GAO’s reports and testimonies give Congress, federal agencies, and the public timely, fact-based, non-partisan information that can improve government operations and save taxpayers billions of dollars.
What GAO Found The four departments—Agriculture (USDA), Education (Education), Health and Human Services (HHS), and Labor (DOL)—and their selected components used guidance for multiple purposes, such as clarifying or interpreting regulations and providing grant administration information.
What GAO Found Agencies did not publish a notice of proposed rulemaking (NPRM), enabling the public to comment on a proposed rule, for about 35 percent of major rules and about 44 percent of nonmajor rules published during 2003 through 2010.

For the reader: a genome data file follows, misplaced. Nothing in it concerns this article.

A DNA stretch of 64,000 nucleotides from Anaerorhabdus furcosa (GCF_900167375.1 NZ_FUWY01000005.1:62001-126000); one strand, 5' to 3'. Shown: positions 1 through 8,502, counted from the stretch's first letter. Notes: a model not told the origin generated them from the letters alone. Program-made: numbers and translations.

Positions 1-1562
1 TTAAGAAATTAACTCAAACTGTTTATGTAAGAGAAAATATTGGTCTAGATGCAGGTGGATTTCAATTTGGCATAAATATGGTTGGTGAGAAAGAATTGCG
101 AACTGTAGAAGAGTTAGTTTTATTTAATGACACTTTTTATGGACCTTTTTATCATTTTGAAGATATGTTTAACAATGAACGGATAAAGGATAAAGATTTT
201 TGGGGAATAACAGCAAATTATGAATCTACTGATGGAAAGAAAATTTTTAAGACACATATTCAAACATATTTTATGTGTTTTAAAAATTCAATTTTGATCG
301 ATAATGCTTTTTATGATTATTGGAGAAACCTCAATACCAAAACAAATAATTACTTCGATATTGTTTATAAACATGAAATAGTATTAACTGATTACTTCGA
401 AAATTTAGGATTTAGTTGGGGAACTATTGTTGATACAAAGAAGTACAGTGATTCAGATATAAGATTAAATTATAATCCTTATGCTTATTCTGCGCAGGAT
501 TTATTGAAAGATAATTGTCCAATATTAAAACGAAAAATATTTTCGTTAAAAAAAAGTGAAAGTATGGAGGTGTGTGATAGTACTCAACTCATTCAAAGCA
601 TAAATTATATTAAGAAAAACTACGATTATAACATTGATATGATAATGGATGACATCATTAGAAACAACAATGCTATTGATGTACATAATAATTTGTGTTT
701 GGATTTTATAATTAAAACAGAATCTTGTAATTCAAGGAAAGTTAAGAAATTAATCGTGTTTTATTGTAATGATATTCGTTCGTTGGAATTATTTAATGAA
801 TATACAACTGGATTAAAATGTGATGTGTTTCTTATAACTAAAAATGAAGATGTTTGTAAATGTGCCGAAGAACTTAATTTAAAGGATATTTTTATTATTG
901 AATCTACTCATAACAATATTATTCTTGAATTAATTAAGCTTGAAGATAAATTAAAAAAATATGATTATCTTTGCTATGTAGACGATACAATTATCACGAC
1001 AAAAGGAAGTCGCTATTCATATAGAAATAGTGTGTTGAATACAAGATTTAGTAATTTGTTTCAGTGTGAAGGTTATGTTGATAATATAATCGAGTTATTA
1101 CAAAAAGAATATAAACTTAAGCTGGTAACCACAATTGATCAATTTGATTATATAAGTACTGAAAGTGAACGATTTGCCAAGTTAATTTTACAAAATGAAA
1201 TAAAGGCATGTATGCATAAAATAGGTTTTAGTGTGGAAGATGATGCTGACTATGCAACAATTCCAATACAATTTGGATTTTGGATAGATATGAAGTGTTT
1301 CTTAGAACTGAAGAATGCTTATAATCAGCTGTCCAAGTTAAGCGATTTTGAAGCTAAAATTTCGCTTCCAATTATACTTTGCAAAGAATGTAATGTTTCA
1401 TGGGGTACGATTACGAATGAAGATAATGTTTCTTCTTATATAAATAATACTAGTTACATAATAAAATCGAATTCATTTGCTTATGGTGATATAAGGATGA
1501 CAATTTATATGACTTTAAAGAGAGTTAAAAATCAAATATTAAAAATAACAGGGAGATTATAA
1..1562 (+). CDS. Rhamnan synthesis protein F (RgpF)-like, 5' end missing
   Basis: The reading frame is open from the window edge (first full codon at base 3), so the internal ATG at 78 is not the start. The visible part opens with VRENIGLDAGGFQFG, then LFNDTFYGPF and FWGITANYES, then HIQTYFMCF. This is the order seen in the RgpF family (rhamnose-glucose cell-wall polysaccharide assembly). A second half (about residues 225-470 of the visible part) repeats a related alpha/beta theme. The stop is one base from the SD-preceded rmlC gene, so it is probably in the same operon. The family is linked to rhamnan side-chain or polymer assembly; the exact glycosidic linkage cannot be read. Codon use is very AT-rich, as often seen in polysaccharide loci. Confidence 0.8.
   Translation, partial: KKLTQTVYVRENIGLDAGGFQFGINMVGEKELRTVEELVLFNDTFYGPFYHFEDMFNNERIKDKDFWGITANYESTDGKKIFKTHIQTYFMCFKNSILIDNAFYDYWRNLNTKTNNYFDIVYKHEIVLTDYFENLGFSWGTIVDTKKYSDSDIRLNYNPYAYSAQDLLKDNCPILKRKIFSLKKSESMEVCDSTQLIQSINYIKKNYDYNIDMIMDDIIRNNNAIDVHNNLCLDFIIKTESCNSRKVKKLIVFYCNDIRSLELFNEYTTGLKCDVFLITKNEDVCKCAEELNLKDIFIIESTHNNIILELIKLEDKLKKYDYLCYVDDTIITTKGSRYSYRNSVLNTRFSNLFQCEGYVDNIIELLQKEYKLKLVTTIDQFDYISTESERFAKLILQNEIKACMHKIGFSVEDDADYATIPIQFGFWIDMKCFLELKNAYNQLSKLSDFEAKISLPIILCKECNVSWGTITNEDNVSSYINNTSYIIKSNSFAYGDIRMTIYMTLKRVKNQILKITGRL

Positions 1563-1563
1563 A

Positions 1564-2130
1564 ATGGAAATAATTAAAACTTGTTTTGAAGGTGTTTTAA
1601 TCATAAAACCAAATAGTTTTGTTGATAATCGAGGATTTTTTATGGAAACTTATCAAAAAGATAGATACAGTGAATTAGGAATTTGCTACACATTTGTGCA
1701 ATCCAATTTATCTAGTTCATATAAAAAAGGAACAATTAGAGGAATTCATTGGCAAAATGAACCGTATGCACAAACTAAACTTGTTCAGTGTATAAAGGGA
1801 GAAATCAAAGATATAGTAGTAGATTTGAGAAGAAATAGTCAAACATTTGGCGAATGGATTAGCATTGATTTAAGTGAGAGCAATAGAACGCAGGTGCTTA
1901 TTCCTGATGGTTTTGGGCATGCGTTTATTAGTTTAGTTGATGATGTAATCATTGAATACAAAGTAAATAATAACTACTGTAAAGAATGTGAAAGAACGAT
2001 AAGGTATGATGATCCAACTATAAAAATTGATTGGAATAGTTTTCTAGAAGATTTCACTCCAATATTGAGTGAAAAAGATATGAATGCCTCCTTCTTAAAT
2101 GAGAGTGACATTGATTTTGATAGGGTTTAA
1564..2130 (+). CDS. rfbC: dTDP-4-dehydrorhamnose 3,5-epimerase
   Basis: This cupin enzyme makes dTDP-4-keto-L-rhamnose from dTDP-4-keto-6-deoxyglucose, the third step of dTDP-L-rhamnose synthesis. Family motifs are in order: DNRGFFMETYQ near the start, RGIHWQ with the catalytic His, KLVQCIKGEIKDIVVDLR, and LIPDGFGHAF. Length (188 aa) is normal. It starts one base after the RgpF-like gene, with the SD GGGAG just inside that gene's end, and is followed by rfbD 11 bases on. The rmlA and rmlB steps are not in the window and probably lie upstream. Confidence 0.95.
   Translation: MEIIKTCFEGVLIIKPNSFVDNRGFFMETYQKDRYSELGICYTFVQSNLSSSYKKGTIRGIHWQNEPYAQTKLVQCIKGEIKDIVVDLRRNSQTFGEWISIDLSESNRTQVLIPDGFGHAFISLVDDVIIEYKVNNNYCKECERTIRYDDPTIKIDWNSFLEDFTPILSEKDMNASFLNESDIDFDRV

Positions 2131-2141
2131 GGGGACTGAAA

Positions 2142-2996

Oil in aboveground tanks can leak into soil and nearby water, threatening human health and wildlife. To prevent certain oil spills, the Environmental Protection Agency (EPA) issued the Spill Prevention, Control, and Countermeasure (SPCC) rule in 1973.
Key practices of effective performance management for the Senior Executive Service (SES) include the linkage or "line of sight" between individual performance and organizational success, the importance of linking pay to individual and organizational performance, and the need to make meaningful distinctions...
GAO is required by law to annually audit the consolidated financial statements of the U.S. government. The Congress and the President need to have timely, reliable, and useful financial and performance information.
The foundation laid by the Chief Financial Officers Act of 1990 and other management reform legislation provided a much needed statutory basis to improve the accountability of government programs and operations.